MP: We couldn’t be more pleased about the early critical reception of the album so far.  There have been times over the last few years where we’d get a little frustrated playing some sparsely scattered rooms but get amazingly positive and genuine accolades from sound technicians and other bands.   With the completion of UVB-76, we knew we just had to get the music in as many hands as possible, and just stand by it.  The “math-rock” label is a bit limiting in informing a listener what to expect, but there’s only so many descriptors out there to use in defining genres.  In a sense, you only are what people say you are, so to demand a more accurate opinion from a critic, as long as they’re not being lazy or biased, is just a waste of energy that could end up driving you crazy.

PW: I agree.  And I don’t think labels bother us so much, but to call us a “math-rock” band is probably an incomplete description.  Uh, let me just stop myself there…  This is one of those age old rock band beefs that every group encounters at some point.  I think it’s best to shut up and let the listener decide what genre you fit into!

X-Ray Press - Uvb-76

You guys are really starting to pick up a lot of steam I have read back to back laudatory reviews what do you attribute this new found critical acclaim to?

PW: We’ve been working very hard over the last few years to clarify what we’re doing as a band, both musically and professionally.  We feel that the hard work shows on the new record, and I think that’s a big part of it.  Also, working with Terrorbird in promoting the new record has been immensely helpful.  We wouldn’t be talking right now if it wasn’t for them.

What types of subject matter do you all feel passionate about and ends up being a common theme within your music, and how do you feel your sound is able to capture these feelings?

MP: From a lyrical perspective, Paurl and I were in a bit of some psychological distress when the lyrical themes started taking shape.  We actually helped each other out through some tough times during the album, and there was no avoiding those themes of alienation in the lyrics.  Somewhere along the way, we learned about the UVB-76 radio station in Russia and were actually able to find some audio clips of the “buzzing”– it was eerie how closely it matched the opening motif of the album, which was already in place.  It made perfect sense to marry the mystery of the radio station with the themes of the album.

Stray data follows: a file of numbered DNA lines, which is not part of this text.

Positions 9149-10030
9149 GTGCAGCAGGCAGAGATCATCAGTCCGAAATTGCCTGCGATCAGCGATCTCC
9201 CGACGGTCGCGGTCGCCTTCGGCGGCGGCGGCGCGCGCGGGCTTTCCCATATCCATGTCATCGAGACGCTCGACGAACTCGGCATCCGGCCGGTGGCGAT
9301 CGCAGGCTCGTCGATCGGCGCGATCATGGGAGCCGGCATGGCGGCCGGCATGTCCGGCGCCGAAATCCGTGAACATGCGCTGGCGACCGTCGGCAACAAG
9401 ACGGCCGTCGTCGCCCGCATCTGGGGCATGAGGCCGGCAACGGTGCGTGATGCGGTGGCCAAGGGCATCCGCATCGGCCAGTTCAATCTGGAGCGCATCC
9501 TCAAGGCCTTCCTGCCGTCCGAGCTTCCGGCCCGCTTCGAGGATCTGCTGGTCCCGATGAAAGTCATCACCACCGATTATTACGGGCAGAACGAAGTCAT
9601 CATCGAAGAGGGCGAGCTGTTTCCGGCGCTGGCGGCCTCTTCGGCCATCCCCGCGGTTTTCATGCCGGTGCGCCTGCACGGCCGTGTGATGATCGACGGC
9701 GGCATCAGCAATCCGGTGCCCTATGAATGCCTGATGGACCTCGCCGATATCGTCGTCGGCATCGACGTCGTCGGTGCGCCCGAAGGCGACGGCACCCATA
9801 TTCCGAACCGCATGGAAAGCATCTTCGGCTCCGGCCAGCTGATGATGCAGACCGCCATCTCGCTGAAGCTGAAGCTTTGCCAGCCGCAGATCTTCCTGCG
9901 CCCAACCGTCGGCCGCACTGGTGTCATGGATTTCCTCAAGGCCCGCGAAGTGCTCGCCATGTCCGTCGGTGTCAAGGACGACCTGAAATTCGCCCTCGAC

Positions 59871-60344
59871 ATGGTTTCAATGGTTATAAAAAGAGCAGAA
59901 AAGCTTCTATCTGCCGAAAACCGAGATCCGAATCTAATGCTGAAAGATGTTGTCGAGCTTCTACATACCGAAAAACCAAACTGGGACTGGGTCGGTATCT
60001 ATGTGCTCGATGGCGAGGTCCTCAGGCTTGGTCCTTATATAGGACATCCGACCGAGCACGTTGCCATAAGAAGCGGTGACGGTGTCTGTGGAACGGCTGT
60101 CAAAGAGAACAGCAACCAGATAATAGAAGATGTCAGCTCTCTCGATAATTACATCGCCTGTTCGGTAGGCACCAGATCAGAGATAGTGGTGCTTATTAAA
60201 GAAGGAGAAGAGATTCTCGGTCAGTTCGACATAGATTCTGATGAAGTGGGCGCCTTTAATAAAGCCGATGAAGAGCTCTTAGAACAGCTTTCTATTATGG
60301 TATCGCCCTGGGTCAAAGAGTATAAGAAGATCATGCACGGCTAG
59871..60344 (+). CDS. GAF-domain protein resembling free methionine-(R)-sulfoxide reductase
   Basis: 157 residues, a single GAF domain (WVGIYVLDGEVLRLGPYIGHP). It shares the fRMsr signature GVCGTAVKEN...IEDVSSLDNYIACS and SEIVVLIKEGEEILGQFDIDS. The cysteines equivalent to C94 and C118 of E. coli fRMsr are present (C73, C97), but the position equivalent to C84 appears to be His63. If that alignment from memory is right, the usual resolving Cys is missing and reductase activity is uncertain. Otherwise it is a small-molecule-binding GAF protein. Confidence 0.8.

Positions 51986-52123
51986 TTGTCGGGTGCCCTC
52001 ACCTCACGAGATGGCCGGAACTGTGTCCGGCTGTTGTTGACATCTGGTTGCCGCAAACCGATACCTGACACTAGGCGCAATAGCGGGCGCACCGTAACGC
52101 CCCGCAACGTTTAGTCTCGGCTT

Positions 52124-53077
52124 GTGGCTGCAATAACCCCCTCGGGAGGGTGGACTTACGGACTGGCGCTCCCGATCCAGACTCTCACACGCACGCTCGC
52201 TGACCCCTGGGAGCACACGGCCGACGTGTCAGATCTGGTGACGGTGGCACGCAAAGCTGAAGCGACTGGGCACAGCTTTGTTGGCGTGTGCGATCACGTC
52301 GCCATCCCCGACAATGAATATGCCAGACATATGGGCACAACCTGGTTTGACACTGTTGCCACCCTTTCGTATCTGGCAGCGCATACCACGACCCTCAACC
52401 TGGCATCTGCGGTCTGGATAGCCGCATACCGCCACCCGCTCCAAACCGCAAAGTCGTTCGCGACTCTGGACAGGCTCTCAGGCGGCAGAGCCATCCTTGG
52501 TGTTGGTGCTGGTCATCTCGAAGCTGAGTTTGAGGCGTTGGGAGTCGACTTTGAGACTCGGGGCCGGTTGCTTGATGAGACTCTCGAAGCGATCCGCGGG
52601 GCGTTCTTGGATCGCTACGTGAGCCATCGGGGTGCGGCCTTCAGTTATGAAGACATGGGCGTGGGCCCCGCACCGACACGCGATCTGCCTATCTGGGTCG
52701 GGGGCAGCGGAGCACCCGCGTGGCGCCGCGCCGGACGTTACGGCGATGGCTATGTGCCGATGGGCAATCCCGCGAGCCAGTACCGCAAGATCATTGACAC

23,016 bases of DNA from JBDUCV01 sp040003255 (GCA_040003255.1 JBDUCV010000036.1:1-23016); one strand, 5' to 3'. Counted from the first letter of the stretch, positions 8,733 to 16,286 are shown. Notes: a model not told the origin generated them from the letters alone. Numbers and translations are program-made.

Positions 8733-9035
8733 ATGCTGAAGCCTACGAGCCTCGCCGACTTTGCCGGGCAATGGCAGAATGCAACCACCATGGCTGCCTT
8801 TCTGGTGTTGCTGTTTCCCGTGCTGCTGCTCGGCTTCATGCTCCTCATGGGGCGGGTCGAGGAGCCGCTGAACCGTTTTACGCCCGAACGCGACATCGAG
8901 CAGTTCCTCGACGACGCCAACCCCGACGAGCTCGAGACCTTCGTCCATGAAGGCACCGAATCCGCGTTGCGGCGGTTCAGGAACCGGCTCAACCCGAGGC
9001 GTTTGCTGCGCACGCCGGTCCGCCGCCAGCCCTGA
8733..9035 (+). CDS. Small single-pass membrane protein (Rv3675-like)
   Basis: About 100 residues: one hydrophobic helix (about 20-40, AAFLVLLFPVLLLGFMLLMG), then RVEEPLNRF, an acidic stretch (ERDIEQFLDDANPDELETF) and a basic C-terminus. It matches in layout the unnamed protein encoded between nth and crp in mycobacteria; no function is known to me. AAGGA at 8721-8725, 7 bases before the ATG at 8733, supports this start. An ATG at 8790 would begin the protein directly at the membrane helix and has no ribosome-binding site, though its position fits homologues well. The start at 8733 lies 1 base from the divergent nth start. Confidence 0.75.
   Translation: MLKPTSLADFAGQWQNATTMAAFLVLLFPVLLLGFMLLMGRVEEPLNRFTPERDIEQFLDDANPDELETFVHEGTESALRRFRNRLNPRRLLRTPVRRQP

Some could argue that all you are doing is making a bunch of dissonant and discordant noise (obviously not me) but how would you feel or how would you respond to that?

PW: Honestly, I would agree wholeheartedly.  In a lot of ways that is a primary function of our aesthetic, to take the “ugly” and make it beautiful, or at least frame it in a new context that makes the listener hear it as being consonant.  We hope to bring elements of hardcore, punk, and noise to the modern chamber art song and still make it accessible to the average listener.  It’s an ongoing experiment in the truest sense of the word.

MP: Paurl and I spoke a while ago about the term “experimental” being a really misused clarifier.  The real point of an experiment is to test a specific hypothesis or idea, but in music its mostly used to define loose, obtuse arrangements or noise jams.  Its almost the exact opposite meaning if you think about it.

How do you all decide on the direction or shape a song is going to take? It seems as I stated in my review “This album is structured around creating order out what some may describe as sonic chaos” so how do you all go about doing this?

MP: No one has ever written down a riff or song structure and brought it to a rehearsal.

PW: Yeah, we usually start out by improvising together until something interesting pops out, then we latch on to that one idea and start structuring changes around it.  We sometimes take those initial ideas home and work on bits individually, but usually the whole song is worked out in the room together, democratically.  It takes us FOREVER to write a single song this way, but I feel that the end product is more naturally imbued with each of our unique musical personalities, which is another big part of the X-Ray Press experiment.

Is the direction the band takes with music how you had initially envisioned it or did your sound all come as a result of a wonderful accident?